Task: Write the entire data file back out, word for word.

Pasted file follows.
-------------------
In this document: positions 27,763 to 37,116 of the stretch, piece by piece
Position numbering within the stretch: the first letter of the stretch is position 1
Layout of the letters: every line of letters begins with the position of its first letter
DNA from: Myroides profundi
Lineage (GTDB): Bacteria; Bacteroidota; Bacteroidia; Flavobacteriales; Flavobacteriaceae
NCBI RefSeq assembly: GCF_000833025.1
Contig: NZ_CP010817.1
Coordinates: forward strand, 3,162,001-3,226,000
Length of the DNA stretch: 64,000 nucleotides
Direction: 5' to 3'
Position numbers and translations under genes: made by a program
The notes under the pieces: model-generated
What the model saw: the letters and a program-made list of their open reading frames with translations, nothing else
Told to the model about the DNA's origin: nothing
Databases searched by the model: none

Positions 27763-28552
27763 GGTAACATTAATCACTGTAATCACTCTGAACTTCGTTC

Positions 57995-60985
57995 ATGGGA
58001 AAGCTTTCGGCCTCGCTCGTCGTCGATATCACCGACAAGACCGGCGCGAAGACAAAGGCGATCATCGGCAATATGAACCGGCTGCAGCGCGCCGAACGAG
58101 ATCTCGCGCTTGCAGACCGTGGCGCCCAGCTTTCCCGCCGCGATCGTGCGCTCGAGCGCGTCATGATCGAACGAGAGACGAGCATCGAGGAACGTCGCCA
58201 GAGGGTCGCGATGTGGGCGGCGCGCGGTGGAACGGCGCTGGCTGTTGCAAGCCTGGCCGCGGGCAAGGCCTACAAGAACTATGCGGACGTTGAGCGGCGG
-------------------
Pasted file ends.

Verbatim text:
In this document: positions 27,763 to 37,116 of the stretch, piece by piece
Position numbering within the stretch: the first letter of the stretch is position 1
Layout of the letters: every line of letters begins with the position of its first letter
DNA from: Myroides profundi
Lineage (GTDB): Bacteria; Bacteroidota; Bacteroidia; Flavobacteriales; Flavobacteriaceae
NCBI RefSeq assembly: GCF_000833025.1
Contig: NZ_CP010817.1
Coordinates: forward strand, 3,162,001-3,226,000
Length of the DNA stretch: 64,000 nucleotides
Direction: 5' to 3'
Position numbers and translations under genes: made by a program
The notes under the pieces: model-generated
What the model saw: the letters and a program-made list of their open reading frames with translations, nothing else
Told to the model about the DNA's origin: nothing
Databases searched by the model: none

Positions 27763-28552
27763 GGTAACATTAATCACTGTAATCACTCTGAACTTCGTTC

Positions 57995-60985
57995 ATGGGA
58001 AAGCTTTCGGCCTCGCTCGTCGTCGATATCACCGACAAGACCGGCGCGAAGACAAAGGCGATCATCGGCAATATGAACCGGCTGCAGCGCGCCGAACGAG
58101 ATCTCGCGCTTGCAGACCGTGGCGCCCAGCTTTCCCGCCGCGATCGTGCGCTCGAGCGCGTCATGATCGAACGAGAGACGAGCATCGAGGAACGTCGCCA
58201 GAGGGTCGCGATGTGGGCGGCGCGCGGTGGAACGGCGCTGGCTGTTGCAAGCCTGGCCGCGGGCAAGGCCTACAAGAACTATGCGGACGTTGAGCGGCGG